Speculation regularly exists regarding whether the Blue Hens will move up to the FBS level at some point, the University of Delaware has more than 60 wins against opponents playing at the highest level, whether that was FBS, I-A, or the University level. Were the LSU, were the Georgia, the Florida of Division I-AA, theres some people who have better resources than we do, but in general, the college campus we have is in one of the greatest college towns in America, and the academics. We led the nation last year in out-of-state applications, more than Michigan or Texas, but thats what this school has become – everybody wants to come to school here. Since Delaware Stadium opened in 1952, it has four major expansions to come to its current capacity of 22,000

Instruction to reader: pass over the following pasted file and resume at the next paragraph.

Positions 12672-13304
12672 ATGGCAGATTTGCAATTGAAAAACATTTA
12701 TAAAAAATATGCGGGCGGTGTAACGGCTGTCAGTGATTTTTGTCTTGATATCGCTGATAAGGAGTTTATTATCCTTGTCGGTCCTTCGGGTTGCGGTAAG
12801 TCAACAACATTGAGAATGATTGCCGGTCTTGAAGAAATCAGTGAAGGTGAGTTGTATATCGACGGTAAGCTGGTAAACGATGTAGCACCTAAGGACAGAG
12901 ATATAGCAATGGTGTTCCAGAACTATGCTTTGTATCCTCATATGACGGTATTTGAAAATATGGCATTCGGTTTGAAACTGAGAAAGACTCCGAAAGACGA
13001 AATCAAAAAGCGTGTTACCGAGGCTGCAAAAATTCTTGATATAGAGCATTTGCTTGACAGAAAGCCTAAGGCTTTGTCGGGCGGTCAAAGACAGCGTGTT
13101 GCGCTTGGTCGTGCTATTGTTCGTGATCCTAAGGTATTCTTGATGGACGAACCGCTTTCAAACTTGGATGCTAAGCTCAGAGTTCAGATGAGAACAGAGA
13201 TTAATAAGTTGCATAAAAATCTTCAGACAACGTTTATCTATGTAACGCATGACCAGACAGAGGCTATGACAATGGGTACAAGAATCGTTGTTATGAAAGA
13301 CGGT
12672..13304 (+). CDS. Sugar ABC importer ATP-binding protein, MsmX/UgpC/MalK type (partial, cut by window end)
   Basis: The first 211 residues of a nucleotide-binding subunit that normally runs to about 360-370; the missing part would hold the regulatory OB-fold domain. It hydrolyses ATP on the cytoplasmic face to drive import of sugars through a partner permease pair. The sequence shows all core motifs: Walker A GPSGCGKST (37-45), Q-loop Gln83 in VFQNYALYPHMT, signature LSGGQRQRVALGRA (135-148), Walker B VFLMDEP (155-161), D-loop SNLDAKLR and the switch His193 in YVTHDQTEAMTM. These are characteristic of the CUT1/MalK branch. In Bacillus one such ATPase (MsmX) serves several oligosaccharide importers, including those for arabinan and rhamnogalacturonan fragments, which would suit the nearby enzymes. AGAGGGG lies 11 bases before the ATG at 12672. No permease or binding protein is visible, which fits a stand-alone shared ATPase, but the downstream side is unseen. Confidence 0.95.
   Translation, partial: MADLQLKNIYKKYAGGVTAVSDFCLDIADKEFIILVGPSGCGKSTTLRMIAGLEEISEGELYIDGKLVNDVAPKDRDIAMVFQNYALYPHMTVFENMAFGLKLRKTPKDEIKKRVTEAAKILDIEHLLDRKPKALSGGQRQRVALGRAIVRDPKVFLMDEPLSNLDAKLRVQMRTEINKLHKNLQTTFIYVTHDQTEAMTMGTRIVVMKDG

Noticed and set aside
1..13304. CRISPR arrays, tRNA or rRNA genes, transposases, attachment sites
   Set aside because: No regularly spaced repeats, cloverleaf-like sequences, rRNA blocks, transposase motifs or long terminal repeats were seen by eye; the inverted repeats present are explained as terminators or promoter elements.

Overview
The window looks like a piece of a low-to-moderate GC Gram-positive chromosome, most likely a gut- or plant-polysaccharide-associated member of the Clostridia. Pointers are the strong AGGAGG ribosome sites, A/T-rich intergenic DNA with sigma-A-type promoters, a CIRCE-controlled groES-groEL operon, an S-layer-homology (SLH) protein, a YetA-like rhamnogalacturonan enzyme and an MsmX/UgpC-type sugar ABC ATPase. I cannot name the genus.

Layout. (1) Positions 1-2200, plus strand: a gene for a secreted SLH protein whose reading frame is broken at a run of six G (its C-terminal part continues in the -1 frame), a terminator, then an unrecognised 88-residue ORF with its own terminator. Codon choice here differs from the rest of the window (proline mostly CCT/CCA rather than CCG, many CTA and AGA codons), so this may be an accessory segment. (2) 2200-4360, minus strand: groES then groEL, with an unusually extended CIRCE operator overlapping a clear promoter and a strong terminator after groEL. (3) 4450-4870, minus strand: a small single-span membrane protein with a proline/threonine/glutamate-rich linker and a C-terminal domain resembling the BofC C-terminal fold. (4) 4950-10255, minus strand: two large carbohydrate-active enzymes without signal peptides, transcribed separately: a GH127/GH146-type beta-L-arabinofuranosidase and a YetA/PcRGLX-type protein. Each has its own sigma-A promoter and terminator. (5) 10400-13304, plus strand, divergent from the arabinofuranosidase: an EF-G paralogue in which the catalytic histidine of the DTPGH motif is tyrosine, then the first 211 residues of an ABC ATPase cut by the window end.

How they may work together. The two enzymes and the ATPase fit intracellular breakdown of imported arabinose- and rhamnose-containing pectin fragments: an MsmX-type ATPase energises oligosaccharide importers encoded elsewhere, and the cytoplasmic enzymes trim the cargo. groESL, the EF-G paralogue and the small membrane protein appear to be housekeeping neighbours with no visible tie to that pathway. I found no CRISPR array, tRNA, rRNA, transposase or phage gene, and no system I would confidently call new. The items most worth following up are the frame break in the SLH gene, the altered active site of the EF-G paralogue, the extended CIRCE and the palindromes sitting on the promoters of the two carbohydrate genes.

Amherst is a town in Hampshire County, United States in the Connecticut River valley. As of the 2010 census, the population was 37,819, the town is home to Amherst College, Hampshire College, and the University of Massachusetts Amherst, three of the Five Colleges. The name of the town is pronounced without the h, giving rise to the saying, only the h is silent. The communities of Amherst Center, North Amherst, and South Amherst are census-designated places, Amherst is part of the Springfield, Massachusetts Metropolitan Statistical Area. Lying 18 miles northeast of the city of Springfield, Amherst is considered the northernmost town in the Hartford-Springfield Knowledge Corridor Metropolitan Region, Amherst celebrated its 250th anniversary in 2009. The Amherst 250th Anniversary Celebration Committee was established to oversee the creation and implementation of activities throughout 2009. The first permanent English settlements arrived in 1727 and it gained precinct status in 1734 and eventually township in 1759.